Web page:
To sustain a healthy physique, we require nutrients from meals. When we eat a nutritious meal, we anticipate our body to benefit from the vitamins and minerals we consume.
When our bodies cannot absorb these nutrients adequately, individuals may suffer from the long-term repercussions of malabsorption.
Malabsorption is a condition in which patients cannot absorb nutrients such as carbs, lipids, minerals, proteins, or vitamins from their diets. Maldigestion is when nutrients are not adequately digested within the intestinal lumen or at the brush barrier. Lactose intolerance and celiac disease are two of the most well-known malabsorption illnesses.
A disruption in at least one portion of a person's digestion causes malabsorption.
As partially digested food passes through our digestive system, most of our nutrients are absorbed into our circulation through the small intestine wall. (The balances of our nutrients are absorbed through the big intestine.)
Our blood then transports nutrients to bones, muscles, and organs, such as calcium and protein. When one goes to the bathroom, evacuate what is left over.
A variety of medical disorders can obstruct this process. Bacterial, viral, or parasitic infections can damage our intestinal wall, preventing digested substances from passing through. When we go to the bathroom, we lose those nutrients through our feces.
Other factors that may raise our risk of developing malabsorption include:
Long-term use of laxatives or antibiotics
Surgery on the intestine
Visiting areas where intestinal parasites are common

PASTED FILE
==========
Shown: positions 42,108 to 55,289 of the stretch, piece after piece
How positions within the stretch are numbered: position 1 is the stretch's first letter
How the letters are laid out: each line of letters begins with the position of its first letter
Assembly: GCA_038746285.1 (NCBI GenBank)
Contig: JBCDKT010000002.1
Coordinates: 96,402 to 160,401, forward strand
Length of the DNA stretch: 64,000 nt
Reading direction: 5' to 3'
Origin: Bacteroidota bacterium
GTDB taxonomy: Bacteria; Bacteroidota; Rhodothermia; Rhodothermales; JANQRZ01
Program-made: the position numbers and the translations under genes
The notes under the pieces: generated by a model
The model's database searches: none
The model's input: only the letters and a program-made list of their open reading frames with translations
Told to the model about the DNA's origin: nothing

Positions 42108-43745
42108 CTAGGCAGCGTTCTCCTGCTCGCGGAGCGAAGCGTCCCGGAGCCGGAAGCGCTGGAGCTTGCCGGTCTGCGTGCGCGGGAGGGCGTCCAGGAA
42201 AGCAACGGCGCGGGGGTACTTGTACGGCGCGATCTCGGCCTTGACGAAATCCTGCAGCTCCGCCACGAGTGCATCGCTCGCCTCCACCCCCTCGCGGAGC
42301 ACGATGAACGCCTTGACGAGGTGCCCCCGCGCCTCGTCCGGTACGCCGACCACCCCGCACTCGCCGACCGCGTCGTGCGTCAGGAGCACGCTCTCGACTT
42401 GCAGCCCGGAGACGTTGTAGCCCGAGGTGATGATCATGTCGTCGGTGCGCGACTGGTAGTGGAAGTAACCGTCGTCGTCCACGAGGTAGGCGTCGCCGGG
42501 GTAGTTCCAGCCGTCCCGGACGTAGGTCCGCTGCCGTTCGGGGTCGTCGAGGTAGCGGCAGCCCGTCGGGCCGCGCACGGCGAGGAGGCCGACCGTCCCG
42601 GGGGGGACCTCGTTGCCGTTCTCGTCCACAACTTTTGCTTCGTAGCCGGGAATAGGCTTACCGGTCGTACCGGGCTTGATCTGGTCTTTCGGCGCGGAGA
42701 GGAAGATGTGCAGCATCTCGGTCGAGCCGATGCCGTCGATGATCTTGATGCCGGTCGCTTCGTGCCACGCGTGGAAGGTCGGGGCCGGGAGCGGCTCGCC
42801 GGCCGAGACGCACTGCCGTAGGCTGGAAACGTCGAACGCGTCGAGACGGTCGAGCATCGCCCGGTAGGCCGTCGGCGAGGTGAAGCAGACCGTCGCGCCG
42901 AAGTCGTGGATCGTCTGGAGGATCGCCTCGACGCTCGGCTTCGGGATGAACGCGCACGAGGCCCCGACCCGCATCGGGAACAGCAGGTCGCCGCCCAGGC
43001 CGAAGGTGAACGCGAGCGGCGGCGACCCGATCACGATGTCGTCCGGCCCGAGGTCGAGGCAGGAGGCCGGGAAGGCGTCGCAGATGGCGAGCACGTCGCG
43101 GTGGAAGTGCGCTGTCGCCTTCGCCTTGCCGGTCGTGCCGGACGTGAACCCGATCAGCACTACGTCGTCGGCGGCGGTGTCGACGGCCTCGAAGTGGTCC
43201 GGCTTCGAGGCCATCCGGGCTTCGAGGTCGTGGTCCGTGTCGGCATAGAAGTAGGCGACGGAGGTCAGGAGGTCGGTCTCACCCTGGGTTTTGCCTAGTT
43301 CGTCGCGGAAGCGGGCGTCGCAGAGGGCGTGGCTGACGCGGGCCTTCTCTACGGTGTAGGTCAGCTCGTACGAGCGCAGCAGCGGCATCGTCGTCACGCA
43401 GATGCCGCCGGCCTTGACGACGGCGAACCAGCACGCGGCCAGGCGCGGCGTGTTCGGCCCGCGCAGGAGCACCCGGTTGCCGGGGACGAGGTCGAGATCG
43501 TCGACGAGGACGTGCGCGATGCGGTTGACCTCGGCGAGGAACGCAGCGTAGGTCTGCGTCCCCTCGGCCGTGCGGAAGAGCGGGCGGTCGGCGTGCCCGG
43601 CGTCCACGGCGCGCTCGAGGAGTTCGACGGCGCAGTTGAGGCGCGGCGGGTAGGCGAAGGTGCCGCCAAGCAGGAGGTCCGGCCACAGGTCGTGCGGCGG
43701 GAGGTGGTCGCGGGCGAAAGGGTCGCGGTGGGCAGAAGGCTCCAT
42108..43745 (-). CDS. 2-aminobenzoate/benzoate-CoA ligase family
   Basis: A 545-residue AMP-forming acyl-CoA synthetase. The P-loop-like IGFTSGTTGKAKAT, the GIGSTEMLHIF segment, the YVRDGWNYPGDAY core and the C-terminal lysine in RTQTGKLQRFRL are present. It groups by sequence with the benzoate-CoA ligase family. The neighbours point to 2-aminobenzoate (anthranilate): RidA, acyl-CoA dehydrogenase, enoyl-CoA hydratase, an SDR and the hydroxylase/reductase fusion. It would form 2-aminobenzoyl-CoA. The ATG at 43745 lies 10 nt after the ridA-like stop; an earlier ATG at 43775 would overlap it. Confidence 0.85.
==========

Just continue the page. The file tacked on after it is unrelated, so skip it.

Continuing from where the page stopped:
Who Has A Better Chance Of Getting This? A short-term bout of malabsorption syndrome is more likely in children who have nasty stomach flu.
How it usually works?
Digestion begins when the enzymes in a person's saliva break down food into smaller pieces that the body can absorb. Before it leaves the body as waste products, enzymes break down the food as it travels through the esophagus, stomach, and large and small intestines.
Malabsorption can develop if someone does not have enough digestive enzymes, bacteria or other foreign invaders, or movement in the small or large intestine is faster than usual.
Symptoms of malabsorption vary depending on the etiology, severity of the ailment, and length of time a person has had the disorder.
The following are some examples of acute malabsorption symptoms that may occur: Bloating, diarrhea, gas, stomach cramps, steatorrhea (pale to white feces with a "greasy" texture) and weakness are some of the symptoms we may experience.
The doctor may refer to a dietician at this point. A dietician will develop a treatment plan to ensure that we receive the nutrients our body requires.
Our nutritionist might suggest:
Supplemental enzymes: These supplements aid in the absorption of nutrients that our body cannot absorb on its own.
Supplements with vitamins. To compensate for the nutrients not being absorbed by our intestine, our dietician may recommend large doses of vitamins or other nutrients.
Dietary changes: Dietitian may recommend changes to our diets, such as adding or subtracting certain foods or nutrients. For example, to balance electrolytes, we may be recommended to avoid foods high in fat and increase potassium.
M. Tech (Food Technology)
Quality Assurance and R&D